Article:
Suavs return policy link

But go further than that. Remind visitors on your homepage and product pages. Place a link to the policy under your “Add to Cart” CTA. Put it on your FAQ page. Include it in purchase confirmation emails. Ship a note with their items that reiterates your policy and returns process (or print it directly on your packing slips), along with the contact information for your support team if an issue arises. Promote it as a graphic in your social media channels—especially if it’s a particularly generous policy, and especially during the holidays. Holiday shoppers will be all the more likely to purchase from you if they know their gift recipients will experience hassle-free returns. Customer service—so they say—is the new marketing.

While it might seem like ubiquitously advertising a returns policy only “reminds” customers that they can send back your product, that’s not the psychological reality.

Rather, it “reminds” them that you stand behind your product and you’ve got their back if they’re dissatisfied or change their minds. They’ll feel all the more certain about purchasing from you again the next time around. (It also makes it more difficult for customers to claim “they never saw your returns policy.”)

Own it

By “owning it,” we mean two things:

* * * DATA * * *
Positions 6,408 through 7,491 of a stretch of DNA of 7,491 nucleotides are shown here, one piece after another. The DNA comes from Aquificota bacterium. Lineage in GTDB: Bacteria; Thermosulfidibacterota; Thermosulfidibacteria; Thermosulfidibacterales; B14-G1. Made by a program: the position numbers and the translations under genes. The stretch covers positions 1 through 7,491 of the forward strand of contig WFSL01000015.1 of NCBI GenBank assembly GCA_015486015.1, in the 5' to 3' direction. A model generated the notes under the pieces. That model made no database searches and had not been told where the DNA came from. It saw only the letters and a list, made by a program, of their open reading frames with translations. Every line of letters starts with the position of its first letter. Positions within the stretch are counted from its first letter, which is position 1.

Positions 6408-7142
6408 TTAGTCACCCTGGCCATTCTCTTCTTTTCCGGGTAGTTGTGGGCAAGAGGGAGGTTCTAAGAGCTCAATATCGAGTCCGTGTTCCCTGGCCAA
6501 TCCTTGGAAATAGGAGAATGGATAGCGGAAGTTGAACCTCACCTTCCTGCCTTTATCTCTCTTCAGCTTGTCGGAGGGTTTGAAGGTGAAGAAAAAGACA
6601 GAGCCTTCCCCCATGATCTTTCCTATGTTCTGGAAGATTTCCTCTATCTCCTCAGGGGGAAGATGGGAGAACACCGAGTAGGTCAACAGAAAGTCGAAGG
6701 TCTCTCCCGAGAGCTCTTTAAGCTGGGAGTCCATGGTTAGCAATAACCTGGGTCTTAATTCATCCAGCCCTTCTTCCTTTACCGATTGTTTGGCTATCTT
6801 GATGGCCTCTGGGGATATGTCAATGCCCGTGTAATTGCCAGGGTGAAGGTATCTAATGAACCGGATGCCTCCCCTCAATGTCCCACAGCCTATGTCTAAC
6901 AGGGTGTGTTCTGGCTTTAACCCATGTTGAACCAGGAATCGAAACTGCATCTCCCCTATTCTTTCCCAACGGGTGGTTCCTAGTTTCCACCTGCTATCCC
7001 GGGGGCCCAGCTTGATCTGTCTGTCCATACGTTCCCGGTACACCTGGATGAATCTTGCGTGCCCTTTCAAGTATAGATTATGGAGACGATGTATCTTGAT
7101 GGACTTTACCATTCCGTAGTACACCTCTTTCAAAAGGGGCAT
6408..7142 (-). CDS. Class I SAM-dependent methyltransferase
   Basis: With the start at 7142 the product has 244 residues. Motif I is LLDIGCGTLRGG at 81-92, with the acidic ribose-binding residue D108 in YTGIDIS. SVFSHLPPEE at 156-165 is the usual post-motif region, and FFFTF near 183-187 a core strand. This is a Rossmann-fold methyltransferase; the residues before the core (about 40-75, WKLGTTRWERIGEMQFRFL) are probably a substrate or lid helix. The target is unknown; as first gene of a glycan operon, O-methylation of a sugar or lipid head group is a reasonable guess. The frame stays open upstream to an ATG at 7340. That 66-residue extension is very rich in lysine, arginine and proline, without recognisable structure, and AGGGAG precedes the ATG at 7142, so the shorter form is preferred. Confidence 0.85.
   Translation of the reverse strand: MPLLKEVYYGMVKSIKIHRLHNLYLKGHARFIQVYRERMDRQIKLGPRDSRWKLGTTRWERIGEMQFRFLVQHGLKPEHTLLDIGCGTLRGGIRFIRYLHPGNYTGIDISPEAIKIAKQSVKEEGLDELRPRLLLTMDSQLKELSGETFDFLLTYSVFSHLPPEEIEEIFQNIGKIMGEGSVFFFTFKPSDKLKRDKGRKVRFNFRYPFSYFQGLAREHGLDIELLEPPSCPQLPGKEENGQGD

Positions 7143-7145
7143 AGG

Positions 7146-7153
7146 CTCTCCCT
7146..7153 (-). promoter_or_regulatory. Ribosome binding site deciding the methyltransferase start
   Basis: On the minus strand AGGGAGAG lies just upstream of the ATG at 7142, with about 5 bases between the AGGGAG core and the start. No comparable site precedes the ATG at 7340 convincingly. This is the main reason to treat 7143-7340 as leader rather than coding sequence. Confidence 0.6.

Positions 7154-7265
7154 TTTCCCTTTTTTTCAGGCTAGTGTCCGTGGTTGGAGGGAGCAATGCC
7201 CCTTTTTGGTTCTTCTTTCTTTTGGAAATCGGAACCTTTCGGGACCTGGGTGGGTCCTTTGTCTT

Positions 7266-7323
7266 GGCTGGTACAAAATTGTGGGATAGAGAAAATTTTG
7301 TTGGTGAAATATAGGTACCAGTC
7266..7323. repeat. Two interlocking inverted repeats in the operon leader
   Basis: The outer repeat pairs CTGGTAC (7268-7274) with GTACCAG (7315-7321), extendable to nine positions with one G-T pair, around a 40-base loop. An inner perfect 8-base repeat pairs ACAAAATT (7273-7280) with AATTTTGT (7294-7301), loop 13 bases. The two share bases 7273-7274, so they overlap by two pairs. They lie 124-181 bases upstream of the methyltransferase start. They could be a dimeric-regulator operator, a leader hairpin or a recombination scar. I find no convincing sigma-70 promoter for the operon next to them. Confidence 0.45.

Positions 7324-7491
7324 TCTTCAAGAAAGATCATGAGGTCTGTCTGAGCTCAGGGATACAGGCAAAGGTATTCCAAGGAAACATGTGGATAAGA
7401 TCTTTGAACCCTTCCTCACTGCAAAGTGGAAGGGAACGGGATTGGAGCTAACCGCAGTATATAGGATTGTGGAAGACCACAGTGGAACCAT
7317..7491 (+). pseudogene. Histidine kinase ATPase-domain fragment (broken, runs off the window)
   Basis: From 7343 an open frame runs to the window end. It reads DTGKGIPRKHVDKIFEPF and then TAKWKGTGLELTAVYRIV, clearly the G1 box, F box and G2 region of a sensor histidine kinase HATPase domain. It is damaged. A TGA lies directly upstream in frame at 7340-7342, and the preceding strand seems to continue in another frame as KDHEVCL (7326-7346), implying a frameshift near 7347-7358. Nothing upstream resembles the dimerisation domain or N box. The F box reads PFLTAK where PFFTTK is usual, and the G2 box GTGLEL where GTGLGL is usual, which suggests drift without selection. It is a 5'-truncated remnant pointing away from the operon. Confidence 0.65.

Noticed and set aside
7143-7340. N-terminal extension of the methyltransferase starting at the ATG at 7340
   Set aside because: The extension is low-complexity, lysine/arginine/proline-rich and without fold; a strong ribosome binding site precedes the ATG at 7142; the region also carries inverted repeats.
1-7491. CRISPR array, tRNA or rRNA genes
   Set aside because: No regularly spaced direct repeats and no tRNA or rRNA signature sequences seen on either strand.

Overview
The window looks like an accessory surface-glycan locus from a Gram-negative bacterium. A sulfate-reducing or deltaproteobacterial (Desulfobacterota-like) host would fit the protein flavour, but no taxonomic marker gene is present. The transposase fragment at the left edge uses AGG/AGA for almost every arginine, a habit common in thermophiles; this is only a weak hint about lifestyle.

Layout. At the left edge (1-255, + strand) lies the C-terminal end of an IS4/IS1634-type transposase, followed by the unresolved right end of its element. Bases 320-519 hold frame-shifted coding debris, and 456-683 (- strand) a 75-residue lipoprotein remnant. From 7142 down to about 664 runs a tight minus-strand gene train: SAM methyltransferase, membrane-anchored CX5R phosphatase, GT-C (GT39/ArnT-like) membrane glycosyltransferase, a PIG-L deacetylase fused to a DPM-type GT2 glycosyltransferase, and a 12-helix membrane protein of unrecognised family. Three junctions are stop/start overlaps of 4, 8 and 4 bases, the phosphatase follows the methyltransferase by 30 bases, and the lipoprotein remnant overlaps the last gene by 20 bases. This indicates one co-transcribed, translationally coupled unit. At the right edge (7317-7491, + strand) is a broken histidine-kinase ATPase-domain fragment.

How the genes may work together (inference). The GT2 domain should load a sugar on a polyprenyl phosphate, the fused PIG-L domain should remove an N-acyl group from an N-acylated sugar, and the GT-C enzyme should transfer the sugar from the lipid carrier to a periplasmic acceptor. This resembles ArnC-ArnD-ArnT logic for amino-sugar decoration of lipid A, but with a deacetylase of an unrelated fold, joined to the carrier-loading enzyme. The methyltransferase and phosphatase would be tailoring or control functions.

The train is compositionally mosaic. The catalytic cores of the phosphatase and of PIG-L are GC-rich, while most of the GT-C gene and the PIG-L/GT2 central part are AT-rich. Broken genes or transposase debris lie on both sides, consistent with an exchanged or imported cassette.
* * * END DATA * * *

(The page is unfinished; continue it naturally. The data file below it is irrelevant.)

1) Don’t copy and paste: Literally write your own returns policy. Remember, your policy is heavily dependent upon your product, your industry, your customer demographic, your business margins, and your company philosophy: It’s hardly a one-size-fits all document. So as tempting as it might be to turn to the “return policy generators” out there, we’d advise against it. It’ll sound generic; it won’t entail a strategy that fits your business; and the copy-and-paste strategy is never good for search engine optimization (SEO). Think about best practices, strategies, and policies for your store—in light of your competition—and go from there.

2) Make sure your staff knows your policy inside-out. An informed staff will offer a consistent returns experience. They won’t waste time figuring out how to handle the specifics; and you won’t have to deal with unsettling conversations between employees and customers.

Characteristics of a Stellar Returns Experience

For now, you’re just writing your policy; we won’t delve into the details of a customer-centric returns experience until later. But it is worth noting, here, the other top elements of a “best returns experience” (remember, the top element is free return shipping): a hassle-free policy (51% of respondents), easy-to-print return labels (44% of respondents), and having the return shipping label already in the box (40% of respondents). Offering these things can turn a dreaded element of ecommerce into an opportunity that generates customer loyalty—even when your product wasn’t a perfect fit.

If you treat returns as an opportunity to transform a poor customer experience into one in which you get to flex both your sympathy and logistics muscles, you can turn the entire experience into a brand asset. Indeed, both your returns process and the policy itself can sell your business for you.

 

Congratulations! You’ve now written two of the four legal documents you’ll need for your ecommerce website. Before we discuss your privacy policy, let’s set up analytics for your store, so you can understand exactly what information you’re collecting from visitors and customers. In the next section, we’ll cover ecommerce analytics and the website metrics you should be paying attention to.

Setting up Ecommerce Analytics and Knowing what Metrics to Track
Writing Your Best Ecommerce Shipping Policy